Across the WA border – eventually
So the day came and we set sail from Pussycat Flats at Pine Creek for the Western Australia border. We had our G2G forms completed and had received the official green tick e-mail which indicated that we were all good.
When we got to within about twenty kilometres of the border we stopped at a roadside stop which allowed for 24 hour stays. This became important later. There were quite a number of people already camped there.
We stopped, went to the toilet and had some lunch. Because we were unable to take fruit or vegetables into WA we had a lunch of fruit and some veg that we knew would be confiscated at the border. WA is fruit fly free and the NT isn’t so fruit and veg, with a few exceptions, isn’t allowed to cross the border.
After lunch we headed west to the border and joined the queue. When we got to the head of the queue, after about an hour and a half only to be told in no uncertain terms that despite what our WA Government pass said we weren’t allowed to cross into WA. We tried arguing the point but the police woman was as tractable as Mt. Everest and wouldn’t budge from her “turn around” position. We asked where we could stay and she had no answer apart from “you can turn around here”. We tried telling her that we were running short on fuel and were planning to refuel in Kununurra after we crossed. “Turn around” was the answer.
So back to the rest stop. By the time we got there all the available space was already taken so we parked just off a track beside the rest area. By this time the toilets had blocked up and the place had become unpleasant. Very unpleasant.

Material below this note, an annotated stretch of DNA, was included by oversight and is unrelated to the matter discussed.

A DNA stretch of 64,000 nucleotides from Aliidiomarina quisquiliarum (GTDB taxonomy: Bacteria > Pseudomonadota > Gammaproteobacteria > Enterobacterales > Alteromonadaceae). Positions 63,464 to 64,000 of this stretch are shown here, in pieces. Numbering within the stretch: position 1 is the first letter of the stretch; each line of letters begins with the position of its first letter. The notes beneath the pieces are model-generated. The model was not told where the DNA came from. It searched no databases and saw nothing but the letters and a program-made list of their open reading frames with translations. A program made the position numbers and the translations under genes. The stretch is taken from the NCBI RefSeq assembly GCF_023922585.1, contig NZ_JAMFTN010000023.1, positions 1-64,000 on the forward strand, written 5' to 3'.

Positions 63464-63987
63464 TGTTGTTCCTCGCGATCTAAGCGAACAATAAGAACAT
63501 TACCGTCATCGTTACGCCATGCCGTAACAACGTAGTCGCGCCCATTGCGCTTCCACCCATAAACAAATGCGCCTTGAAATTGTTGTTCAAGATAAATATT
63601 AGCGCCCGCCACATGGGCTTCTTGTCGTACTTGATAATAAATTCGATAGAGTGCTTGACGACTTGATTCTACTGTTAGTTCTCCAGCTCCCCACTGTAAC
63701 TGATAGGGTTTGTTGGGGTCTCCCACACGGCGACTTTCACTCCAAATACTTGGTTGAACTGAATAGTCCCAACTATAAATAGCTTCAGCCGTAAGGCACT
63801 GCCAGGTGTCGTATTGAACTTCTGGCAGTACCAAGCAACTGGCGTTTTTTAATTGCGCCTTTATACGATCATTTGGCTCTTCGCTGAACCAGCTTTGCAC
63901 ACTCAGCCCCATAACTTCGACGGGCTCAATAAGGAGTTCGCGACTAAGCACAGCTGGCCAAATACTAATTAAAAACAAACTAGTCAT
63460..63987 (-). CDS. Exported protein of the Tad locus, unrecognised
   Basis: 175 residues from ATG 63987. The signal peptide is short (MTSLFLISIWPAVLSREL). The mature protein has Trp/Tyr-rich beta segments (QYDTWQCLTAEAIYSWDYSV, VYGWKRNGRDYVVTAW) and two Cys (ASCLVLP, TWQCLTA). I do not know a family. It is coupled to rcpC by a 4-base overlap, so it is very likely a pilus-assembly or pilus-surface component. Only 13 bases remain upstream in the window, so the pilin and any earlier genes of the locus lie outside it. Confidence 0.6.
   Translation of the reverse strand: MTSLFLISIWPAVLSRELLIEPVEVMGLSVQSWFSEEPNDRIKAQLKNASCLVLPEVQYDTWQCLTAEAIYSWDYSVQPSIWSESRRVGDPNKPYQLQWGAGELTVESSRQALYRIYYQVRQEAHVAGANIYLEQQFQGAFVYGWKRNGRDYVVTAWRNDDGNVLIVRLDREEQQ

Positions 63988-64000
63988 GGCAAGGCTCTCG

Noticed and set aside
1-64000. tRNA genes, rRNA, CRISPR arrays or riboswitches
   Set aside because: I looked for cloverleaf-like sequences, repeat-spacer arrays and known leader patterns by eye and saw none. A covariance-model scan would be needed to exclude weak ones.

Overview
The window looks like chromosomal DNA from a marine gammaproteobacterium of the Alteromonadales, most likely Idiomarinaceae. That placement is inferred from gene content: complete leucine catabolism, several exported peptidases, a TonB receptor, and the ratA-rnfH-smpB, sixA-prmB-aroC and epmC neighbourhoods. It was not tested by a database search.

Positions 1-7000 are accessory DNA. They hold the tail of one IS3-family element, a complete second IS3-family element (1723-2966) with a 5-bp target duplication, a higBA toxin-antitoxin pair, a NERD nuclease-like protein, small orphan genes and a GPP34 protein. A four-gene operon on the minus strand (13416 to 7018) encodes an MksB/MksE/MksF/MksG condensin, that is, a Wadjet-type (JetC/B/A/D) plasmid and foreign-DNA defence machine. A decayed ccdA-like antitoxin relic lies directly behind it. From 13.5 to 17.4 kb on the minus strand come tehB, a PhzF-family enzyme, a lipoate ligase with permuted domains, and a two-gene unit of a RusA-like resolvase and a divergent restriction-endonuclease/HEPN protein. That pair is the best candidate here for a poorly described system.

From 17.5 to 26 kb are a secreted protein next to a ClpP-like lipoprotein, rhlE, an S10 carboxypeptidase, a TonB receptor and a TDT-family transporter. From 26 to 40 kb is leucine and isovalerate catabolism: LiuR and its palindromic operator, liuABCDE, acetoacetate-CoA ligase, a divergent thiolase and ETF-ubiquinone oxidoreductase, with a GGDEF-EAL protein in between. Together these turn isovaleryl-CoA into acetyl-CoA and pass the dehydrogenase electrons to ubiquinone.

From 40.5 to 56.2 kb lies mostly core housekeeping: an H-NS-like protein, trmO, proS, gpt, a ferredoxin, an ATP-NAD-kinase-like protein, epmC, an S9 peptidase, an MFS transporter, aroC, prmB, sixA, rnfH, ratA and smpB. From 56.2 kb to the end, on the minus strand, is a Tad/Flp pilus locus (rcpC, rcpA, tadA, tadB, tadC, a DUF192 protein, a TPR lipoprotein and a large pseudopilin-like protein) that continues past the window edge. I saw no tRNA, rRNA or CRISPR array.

After talking to a few people we discovered that we needed to have been in the NT for fourteen clear days and not just fourteen days and that we should be OK the next day. One of the people that we spoke to had just discovered that they would need to wait another week even though the G2G app had told them they could enter WA. We were also told that the queue was up to five hours. We decided that the best course of action was to cook dinner and retire early and in no particular rush just pack up and head to the border in the morning.
Imagine our surprise when we got to the border the next day and there were only a few cars ahead of us and that they were being processed quickly. When it was our turn the policeman had a look at our G2G passes, entered the details into his iPad and waved us on to the fruit and veg quarantine station. We had a few potatoes, half a cucumber, an onion and half a lettuce that were confiscated and off we went.